Portuguese Bend Beach Club home is a rare Pueblo design with an ocean view
by Stephanie Cartozian
The “Flintstone House” behind the Portuguese Bend Beach Club gates is owned by Fred Lee, himself, a stone mason. Lee is the founder, and past Chief Executive Officer of Ramcon Industrial Corporation, in Torrance, which is a general engineering contractor specializing in the petrochemical industry. He’s also an avid fisherman whose favorite trolling expedition is four days out to his “sweet spot,” at Hurricane Bank. When he’s lucky, it’s another four days heading back home, but with a boat brimming with Yellow Fin and Blue Fin Tuna.
Lee’s purchased what neighbors call the “Flintstone House” in 2008. The home was remodeled in 1953, and offers a birdseye view of the Pacific. His passion for collecting and racing cars, including a 1998 Dodge Viper, and a 1968 Shelby Mustang, rival his passion for fishing.
He retired two years ago as CEO of Ramcon Industries, a $200 million dollar company.
The interior resembles a luxury liner, an effect enhanced by porthole style lights, and floor to ceiling windows. Skylights above the dining room and a bathroom admit more light, and ocean breezes. Lee built the mosaic tile bar.
The architecture is in the Pueblo Contemporary style, with closed beamed ceilings, a wood burning fireplace in the living room and an expansive, and redwood-style deck with a custom spa and outdoor shower — all offering a panoramic ocean view.
“I’ll see whales spouting and spyhopping from my living room, and deck,” Lee said.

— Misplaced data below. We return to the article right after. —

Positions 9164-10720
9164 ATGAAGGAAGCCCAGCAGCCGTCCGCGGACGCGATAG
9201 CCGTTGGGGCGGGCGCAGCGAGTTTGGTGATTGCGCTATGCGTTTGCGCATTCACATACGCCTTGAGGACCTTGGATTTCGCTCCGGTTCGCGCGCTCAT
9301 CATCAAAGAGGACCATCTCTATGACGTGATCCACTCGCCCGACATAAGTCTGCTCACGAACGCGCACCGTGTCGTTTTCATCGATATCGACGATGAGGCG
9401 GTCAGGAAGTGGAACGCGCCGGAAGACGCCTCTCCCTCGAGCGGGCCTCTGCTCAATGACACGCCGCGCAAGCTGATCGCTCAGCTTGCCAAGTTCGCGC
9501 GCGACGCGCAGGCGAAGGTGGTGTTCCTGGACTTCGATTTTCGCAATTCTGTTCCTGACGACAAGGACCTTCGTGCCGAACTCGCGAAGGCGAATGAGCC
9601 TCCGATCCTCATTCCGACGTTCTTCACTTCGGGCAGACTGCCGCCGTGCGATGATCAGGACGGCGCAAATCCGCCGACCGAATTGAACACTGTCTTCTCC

In the early 1970s, Lee lived in Lancaster and Bakersfield where his grandfather and uncle taught him mining and stone masonry. They worked closely with the owners of Sepulveda Building Materials in Gardena.
“Where the Peninsula Center is now, we would excavate stone, scrape and palletize it, and then sell it to building supply companies,” Lee said.
When he was starting out, he said, Highridge Road was just a stub off of Hawthorne Boulevard. The truckloads of rocks he and his uncle and grandfather excavated from there, led to the building of Highridge Road.
This work led to an offer from a Bakersfield construction and engineering firm that specialized in refinery work. During a special assignment in the South Bay, he decided he wanted to stay. So, in 1995, he founded Ramcon Industries and purchased the “Flintstone House” in 2008.
Modern Pueblo, or Pueblo Revival style homes are uncommon in California, and more common to Albuquerque, Santa Fe, Taos, and San Antonio, Texas. The architecture was born in the Southwestern United States and draws inspiration from the Spanish missions.
Notable examples of Pueblo Revival architecture include the New Mexico Museum of Art in Santa Fe, the Zimmerman Library at University of New Mexico in Albuquerque, and the Painted Desert Inn in Petrified Forest National Park in Arizona.
Lee’s house utilizes brick, and concrete instead of adobe.The thick, battered walls were stuccoed and painted in earth tones. The roof is flat, which is typical of this style of architecture. Thick, concrete columns flank the front door, and run through the interior backyard.
Lee recently put his home of nearly three decades on the market.
“I have family in the midwest, I have places yet to see, so I am undecided about my exact next location.” Lee said. Pen